January 28, 2018 - 8:36 a.m.
IF YOU COULD HAVE JUST WALKED AWAY, YOU WOULD HAVE DONE THAT.
"If a person — man or woman — feels, I may not be allowed to communicate that I’m not consenting, [the situation] turns into a safety planning," she says. "Someone is ignoring your cues, and you’re in a moment of considering if this is safe, because a person is ignoring your space or violating your space, and feeling entitled to do so."In other words, if someone is already disregarding your cues of a "no," your brain may begin trying to register whether or not this is a safe situation for you, and a factor in that consideration is whether or not this person can overpower you physically.
"If you could have just walked away, you would have done that," Kim says. "The human brain picks up on threat. The reptilian part of the brain will make a decision, and the only concern it has is survival." The main concern, she says, is getting out alive, even if that means freezing up or going along with a sex act that you were coerced into. "You're appeasing someone to prevent more violent behavior," Kim says.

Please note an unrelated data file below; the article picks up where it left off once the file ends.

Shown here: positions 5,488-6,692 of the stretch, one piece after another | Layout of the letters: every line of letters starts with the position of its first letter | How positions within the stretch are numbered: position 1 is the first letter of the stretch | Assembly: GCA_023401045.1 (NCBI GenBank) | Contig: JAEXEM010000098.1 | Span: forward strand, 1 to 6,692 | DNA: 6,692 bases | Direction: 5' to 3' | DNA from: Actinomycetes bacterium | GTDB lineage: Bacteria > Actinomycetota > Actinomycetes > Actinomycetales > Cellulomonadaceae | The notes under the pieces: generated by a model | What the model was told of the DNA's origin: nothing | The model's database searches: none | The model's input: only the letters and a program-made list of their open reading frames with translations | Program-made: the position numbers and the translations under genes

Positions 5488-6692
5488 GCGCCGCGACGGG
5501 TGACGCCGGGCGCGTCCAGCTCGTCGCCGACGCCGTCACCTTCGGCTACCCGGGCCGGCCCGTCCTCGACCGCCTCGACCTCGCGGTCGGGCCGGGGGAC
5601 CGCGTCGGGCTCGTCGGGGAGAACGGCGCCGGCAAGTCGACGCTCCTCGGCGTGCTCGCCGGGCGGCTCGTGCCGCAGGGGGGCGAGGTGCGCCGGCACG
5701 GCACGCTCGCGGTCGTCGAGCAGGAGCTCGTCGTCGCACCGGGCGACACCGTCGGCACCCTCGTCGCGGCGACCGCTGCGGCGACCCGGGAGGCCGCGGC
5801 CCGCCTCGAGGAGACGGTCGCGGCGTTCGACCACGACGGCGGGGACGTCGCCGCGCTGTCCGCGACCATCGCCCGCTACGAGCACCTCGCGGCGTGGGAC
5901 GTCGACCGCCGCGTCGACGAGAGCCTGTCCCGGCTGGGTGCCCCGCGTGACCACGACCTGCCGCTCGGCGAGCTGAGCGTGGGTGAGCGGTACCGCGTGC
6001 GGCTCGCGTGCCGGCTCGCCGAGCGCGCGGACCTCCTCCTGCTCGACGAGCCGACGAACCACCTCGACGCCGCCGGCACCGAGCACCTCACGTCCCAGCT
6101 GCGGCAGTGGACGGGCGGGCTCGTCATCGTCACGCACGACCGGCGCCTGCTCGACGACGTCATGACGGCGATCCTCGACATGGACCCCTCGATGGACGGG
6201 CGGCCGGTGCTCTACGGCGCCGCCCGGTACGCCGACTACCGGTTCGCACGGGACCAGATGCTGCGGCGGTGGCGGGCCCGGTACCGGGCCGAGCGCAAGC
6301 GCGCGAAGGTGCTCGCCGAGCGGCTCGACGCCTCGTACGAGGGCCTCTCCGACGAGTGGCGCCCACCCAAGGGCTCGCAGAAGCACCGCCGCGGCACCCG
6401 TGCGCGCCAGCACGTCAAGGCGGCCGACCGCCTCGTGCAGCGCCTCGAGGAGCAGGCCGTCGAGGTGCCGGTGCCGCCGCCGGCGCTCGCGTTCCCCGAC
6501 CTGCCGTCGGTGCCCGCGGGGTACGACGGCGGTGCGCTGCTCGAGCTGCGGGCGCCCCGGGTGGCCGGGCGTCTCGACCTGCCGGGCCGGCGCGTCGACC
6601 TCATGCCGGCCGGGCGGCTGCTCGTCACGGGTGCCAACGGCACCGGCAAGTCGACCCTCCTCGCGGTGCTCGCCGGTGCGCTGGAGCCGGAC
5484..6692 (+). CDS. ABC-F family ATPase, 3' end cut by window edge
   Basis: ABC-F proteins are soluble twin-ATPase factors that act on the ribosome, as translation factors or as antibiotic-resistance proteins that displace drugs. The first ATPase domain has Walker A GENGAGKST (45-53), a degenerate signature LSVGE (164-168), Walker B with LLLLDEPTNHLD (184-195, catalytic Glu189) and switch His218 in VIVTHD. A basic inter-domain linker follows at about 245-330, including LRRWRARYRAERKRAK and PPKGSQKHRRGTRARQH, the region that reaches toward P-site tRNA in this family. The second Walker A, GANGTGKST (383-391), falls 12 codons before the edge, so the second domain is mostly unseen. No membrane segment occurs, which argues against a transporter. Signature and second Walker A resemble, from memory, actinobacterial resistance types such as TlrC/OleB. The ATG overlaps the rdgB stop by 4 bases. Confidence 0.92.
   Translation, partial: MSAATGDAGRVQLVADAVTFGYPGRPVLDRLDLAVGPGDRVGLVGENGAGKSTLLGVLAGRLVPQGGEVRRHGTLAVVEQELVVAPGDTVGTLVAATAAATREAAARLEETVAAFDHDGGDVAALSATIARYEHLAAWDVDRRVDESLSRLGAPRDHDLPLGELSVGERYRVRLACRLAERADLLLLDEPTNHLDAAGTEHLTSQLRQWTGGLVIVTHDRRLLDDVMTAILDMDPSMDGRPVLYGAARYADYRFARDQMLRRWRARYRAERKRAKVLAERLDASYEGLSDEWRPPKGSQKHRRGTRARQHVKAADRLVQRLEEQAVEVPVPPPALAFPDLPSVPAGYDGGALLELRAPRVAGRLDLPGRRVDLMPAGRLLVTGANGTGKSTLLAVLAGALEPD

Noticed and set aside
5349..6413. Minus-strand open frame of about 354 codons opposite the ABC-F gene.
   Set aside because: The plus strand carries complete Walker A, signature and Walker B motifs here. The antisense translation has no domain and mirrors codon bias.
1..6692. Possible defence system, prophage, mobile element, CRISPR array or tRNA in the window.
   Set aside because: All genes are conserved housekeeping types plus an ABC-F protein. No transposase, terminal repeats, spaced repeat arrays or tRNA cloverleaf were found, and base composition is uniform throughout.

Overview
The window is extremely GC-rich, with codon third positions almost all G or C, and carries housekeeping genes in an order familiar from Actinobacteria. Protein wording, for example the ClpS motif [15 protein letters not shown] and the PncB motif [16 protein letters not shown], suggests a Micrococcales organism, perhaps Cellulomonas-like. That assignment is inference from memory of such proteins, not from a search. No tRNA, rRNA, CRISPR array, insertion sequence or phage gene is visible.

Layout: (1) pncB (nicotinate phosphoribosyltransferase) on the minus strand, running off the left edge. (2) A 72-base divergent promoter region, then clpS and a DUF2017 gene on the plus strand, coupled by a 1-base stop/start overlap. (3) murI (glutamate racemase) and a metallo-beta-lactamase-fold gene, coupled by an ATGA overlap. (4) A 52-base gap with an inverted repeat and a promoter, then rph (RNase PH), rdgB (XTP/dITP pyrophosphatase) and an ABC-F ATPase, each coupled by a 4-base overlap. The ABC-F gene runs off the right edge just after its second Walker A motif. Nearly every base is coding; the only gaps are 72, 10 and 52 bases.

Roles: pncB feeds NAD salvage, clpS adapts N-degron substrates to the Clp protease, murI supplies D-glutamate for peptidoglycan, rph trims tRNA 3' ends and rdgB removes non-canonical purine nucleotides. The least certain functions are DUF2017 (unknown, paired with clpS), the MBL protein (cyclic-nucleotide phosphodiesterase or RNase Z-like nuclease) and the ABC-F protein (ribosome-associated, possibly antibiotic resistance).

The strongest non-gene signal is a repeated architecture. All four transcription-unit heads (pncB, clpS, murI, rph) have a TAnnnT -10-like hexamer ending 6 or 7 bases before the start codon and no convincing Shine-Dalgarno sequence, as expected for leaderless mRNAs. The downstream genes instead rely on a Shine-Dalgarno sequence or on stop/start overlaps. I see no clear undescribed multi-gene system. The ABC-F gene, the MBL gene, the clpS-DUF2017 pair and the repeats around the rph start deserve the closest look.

I let that happen, sure, instead of something much worse. Maybe.
I asked myself the same questions people are asking here, because I had assessed this person as kind and thoughtful, and felt deeply ashamed and stupid afterward when I realized that I had been wrong. Not fighting made something that could have been much, much worse a situation that I actually got to walk away from. Hearing other women say that 'just walking away' could have spared me this experience is brutal. A lot of things could have gone differently, but 'just leaving' or 'communicating better' wasn't one of them.
Also worth noting: When someone stops listening to you, screaming louder doesn’t seem like a very effective strategy. I wish I could say I should’ve just been better at not getting raped, but I was only 15. I didn’t have a lot of experience in that department yet.